In conjunction with the high ISO capability of modern bodies its low-light potential is fantastic and I find that subject isolation and smooth bokeh can be achieved very easily.

    As with all fast primes, wide open it lacks a bit of contrast and sharpness outside the centre, but stopping down to even F1.8 sees an improvement and by F2 its really good. Great for portraits at F2 to 2.8. Stopped down to F4 and smaller its bitingly sharp across the frame and doesn't seem to suffer significantly from diffraction softness at F16.

    The SWM is quiet and accurate though AF is a bit slow...not an issue with real-world shooting with this lens. The MF ring is surprisingly good for low light and close up work. It even has a focus distance scale.

    In real world situations I don't find the vignetting at widest apertures an issue, nor the slight CA you see either side of the focal plane when test shooting text on paper for example.

    Overall, its a similar story to the 35mm F1.8...a great performing and top value lens with immense versatility. If I had only one lens, this would be it.

    reviewed September 28th, 2009
  • Nikon 24-70mm f/2.8G IF-ED AF-S Nikkor

    9 out of 10 points and recommended
    Great image quality, weight and handling, build quality
    Uneven weight on zoom ring, weight, stowage of hood

    This is most definitely a pro-quality lens as it should be for the price.

    Image quality is top notch with plenty of sharpness and contrast. There is a fair bit of distortion on full frame in the corners, which can be a bit soft...I think this seems due to field curvature placing the corners out of focus rather than a resolution issue, so use depth of field carefully.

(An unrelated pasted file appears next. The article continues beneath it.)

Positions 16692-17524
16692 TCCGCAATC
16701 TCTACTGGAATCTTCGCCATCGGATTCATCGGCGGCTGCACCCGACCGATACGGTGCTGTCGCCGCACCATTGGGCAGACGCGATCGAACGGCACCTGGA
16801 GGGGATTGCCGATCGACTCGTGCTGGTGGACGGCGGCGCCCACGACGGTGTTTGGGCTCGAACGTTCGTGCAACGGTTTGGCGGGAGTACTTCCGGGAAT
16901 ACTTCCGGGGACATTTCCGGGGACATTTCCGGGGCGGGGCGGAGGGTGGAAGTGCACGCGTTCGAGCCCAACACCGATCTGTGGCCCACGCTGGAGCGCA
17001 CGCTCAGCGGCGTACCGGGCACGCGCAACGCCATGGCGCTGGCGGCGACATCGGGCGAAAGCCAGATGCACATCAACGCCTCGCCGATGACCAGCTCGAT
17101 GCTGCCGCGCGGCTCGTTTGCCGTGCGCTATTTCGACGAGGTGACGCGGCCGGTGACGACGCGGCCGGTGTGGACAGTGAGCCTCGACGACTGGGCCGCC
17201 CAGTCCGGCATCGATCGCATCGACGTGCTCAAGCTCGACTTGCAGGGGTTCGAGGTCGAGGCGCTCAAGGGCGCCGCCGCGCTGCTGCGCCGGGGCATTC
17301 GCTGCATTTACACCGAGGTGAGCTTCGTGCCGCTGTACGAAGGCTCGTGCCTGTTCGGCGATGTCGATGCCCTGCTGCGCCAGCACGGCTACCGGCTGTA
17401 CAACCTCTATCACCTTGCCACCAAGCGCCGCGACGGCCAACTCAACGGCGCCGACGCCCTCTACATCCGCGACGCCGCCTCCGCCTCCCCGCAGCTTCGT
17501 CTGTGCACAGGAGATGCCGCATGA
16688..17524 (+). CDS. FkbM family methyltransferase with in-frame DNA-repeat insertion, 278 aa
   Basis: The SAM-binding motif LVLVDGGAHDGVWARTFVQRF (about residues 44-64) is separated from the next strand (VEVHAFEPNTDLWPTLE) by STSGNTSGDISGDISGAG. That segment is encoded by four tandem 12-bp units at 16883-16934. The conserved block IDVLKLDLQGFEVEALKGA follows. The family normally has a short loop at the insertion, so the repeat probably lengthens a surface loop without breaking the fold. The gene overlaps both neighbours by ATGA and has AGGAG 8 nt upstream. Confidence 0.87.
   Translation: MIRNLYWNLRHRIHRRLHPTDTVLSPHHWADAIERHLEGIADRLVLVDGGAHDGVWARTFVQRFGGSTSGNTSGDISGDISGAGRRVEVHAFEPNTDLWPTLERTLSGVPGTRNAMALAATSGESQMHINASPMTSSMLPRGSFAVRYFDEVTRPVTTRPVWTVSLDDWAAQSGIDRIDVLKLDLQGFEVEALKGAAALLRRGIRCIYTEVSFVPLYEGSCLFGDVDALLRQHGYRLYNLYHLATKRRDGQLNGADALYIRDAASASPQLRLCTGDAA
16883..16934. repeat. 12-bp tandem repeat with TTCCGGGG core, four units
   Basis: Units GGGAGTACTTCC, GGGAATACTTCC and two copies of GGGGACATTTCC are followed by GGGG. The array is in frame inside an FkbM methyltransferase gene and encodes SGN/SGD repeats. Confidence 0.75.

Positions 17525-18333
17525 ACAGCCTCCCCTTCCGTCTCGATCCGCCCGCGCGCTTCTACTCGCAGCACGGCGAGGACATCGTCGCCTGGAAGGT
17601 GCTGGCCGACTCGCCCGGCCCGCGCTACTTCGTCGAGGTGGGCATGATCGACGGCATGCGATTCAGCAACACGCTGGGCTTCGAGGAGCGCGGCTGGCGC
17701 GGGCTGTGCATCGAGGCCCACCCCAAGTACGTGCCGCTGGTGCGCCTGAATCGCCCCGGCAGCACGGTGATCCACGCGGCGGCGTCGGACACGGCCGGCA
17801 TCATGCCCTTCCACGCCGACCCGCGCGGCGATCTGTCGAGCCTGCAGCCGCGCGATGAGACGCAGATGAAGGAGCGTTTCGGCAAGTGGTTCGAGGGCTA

The weight and form of the lens makes for great handling and I have used it as a portrait lens with great success on both crop and full frame. Overall its more versatile on full frame where 24mm is suitably wide for landscape. It takes filters, unlike the 14-24, which is nice. The zoom ring feels a bit under-damped and has uneven weighting, probably owing to the weight of the zoom group.

    The supplied hood does a great job but I do find it niggling to carry the lens in most bags as the hood is simply too has to be detached and take up another space in the bag, but if it does its job well, I guess that's the most important thing.

    As with all pro-optics I find it too heavy to justify travelling with for all but the most special of trips.

    Overall avery nice lens with the usual pro-level benefits of great optics and handling and penalties of weight and bulk.

    reviewed September 28th, 2009
  • Sigma 150mm f/2.8 EX DG HSM APO Macro

    9 out of 10 points and recommended